He started sourcing mushrooms from all around the world, including South East Asia and began expanding into the exotic side of mushrooms. Damian was offered mushrooms from Sydney for the first time and then Ron, a local man in Melbourne approached him. "Ron was growing shitakes and asked if I wanted to sell a local one and that industry boomed. It was a great success."

Elizabeth Chong was also a great supporter of the Market and they did a few gigs together on different programs for culinary and medicinal use of mushrooms with the Asian community. Then people began enquiring about truffles in 1988. "I've always been game to try new products. Thank god it's been rewarding ever since."

Damian's worked solidly for years. "Never had a break from the market until four years ago, we started to pinch a day here and there and then I had a week off after Christmas 3 years ago and that's the first time I've ever had a holiday. 23 years we worked straight, on the Market days. I got used to that, didn't really matter.  Now it's good to look at the calendar and plan a break."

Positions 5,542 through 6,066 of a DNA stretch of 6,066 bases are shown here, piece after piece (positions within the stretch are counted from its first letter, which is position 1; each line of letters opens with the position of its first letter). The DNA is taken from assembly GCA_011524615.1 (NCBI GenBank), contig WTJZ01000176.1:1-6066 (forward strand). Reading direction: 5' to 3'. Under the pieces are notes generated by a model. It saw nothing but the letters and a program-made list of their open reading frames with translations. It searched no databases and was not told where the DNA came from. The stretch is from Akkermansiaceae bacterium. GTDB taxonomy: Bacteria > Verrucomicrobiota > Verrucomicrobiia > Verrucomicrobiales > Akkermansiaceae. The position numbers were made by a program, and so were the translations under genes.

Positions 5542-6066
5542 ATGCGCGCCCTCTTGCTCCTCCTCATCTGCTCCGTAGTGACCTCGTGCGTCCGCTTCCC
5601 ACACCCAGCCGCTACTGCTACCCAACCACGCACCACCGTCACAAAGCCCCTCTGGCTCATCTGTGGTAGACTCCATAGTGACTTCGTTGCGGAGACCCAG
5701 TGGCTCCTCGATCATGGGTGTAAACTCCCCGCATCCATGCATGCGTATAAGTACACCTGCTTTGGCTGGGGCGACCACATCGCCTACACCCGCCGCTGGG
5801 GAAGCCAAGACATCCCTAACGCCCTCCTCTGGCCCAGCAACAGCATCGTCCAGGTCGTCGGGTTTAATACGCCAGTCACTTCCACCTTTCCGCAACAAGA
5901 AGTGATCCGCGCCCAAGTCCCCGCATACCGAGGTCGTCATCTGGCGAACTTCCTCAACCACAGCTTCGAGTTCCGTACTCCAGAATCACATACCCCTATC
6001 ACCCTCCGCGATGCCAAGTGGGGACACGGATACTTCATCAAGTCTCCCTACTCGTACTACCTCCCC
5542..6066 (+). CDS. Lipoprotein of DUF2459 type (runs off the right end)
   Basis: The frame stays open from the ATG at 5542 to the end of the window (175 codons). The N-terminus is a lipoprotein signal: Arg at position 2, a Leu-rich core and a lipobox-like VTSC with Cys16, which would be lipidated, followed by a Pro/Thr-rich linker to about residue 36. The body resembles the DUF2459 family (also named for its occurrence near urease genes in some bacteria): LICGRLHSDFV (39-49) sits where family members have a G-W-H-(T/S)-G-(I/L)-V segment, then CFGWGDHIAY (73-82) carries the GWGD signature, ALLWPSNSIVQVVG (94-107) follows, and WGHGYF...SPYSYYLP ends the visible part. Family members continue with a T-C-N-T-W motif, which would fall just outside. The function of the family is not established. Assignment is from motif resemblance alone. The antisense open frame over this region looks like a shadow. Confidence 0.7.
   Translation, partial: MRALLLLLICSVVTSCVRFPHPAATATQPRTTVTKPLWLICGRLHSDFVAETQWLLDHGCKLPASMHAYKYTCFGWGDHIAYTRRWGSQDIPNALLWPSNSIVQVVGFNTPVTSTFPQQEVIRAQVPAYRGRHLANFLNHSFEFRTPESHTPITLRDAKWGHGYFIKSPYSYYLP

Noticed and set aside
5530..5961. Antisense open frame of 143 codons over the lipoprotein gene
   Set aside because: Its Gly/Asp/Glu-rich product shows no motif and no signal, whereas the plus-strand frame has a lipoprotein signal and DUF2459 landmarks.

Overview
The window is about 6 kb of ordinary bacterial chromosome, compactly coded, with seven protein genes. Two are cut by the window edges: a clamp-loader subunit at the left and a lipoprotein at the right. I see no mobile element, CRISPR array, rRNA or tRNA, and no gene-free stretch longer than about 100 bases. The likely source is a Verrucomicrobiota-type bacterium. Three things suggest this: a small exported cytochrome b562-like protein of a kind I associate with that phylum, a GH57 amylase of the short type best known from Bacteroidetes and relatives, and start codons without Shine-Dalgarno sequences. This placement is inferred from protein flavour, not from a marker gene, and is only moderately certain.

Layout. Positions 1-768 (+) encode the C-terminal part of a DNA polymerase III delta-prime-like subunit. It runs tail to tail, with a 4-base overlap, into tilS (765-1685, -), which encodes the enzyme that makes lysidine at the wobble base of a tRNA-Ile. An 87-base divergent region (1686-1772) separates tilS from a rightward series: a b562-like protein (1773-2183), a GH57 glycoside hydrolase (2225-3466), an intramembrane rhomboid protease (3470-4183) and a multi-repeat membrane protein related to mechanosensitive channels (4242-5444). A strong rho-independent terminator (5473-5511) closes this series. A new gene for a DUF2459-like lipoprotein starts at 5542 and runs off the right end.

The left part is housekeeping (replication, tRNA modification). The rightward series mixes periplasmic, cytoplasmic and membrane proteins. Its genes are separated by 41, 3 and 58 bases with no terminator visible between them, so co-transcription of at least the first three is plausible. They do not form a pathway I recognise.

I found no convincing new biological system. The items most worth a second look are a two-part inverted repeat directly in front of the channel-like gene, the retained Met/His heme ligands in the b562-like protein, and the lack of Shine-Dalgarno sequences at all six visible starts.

And any recommendations?

"I don't buy things I don't eat. Very proud of that.What I eat's what's in my shop."

Come and visit Damian at Stall 116       Damian Pike at the Prahran Market 

Welcome To Our Blog!

Welcome, welcome to the Prahran Market blog!

A little piece of the internet for tales of our market floor, where you can get to truly know our traders and their produce.  Find the best recipes and ways to cook local food in season.

There will be NO SCURRILOUS GOSSIP (okay, maybe a little bit) but good food, tall tales and people who are the salt of the earth.

Sit back (are you sitting comfortably?), get a cup of what you fancy and enjoy ...